March 24, 2017
Metastasis is common in MCC ― the cancer spreads in about a third of patients. The federal agency has granted avelumab (pronounced a-VELL-oo-mab) a broad approval, for use in any adult or adolescent patient with metastatic MCC.The approval as a first- and second-line therapy “is a really big deal,” said MCC expert Dr. Paul Nghiem of the University of Washington and Fred Hutchinson Cancer Research Center, who was a senior investigator on the avelumab trial. Nghiem’s team conducted foundational work on the role of immune cells in MCC that paved the way for immunotherapy trials in the disease, including a trial he leads of another immunotherapy drug as a first-line therapy in advanced MCC.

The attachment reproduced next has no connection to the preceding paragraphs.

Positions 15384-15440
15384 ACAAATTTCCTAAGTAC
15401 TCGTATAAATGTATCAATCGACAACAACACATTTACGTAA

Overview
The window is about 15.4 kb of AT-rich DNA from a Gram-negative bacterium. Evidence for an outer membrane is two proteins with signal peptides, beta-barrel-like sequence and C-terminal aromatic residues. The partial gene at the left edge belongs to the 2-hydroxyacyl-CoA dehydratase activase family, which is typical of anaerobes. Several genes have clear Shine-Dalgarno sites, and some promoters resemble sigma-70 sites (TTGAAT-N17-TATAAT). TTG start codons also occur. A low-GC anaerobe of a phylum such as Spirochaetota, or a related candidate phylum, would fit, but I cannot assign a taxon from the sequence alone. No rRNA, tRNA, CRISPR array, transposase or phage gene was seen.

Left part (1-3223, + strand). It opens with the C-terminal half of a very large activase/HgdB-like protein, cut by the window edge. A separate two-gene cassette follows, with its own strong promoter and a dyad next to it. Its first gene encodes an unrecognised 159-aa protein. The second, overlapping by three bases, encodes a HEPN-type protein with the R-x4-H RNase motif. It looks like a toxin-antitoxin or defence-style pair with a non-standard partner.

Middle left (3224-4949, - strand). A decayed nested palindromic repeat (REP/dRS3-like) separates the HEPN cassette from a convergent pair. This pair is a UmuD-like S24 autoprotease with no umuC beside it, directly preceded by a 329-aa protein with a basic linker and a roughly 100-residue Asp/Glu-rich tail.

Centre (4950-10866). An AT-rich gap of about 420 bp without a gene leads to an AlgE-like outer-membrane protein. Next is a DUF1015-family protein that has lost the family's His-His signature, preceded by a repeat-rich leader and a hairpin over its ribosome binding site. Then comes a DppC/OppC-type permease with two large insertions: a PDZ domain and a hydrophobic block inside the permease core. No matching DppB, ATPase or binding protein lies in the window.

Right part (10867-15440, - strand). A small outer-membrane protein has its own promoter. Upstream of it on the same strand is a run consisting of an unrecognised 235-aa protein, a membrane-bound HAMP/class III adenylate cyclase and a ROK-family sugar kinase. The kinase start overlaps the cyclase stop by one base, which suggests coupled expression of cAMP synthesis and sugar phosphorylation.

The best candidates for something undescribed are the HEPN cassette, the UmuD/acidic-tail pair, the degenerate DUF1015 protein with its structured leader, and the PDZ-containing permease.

Imagine being told you had a rare and exceedingly deadly cancer ― and, if that wasn’t bad enough, that there was not a single drug approved to treat your disease.
Tom Judd doesn’t have to imagine. He’s lived through it. After being diagnosed in 2013 with the skin cancer Merkel cell carcinoma, Judd’s cancer jumped from his face throughout his body, growing until it interfered dangerously with organ function. By early 2015, the cancer that some of his doctors had never heard of had nearly killed him despite surgery, radiation and chemotherapy.
The authoritative source on Merkel cell carcinoma.
September 13, 2019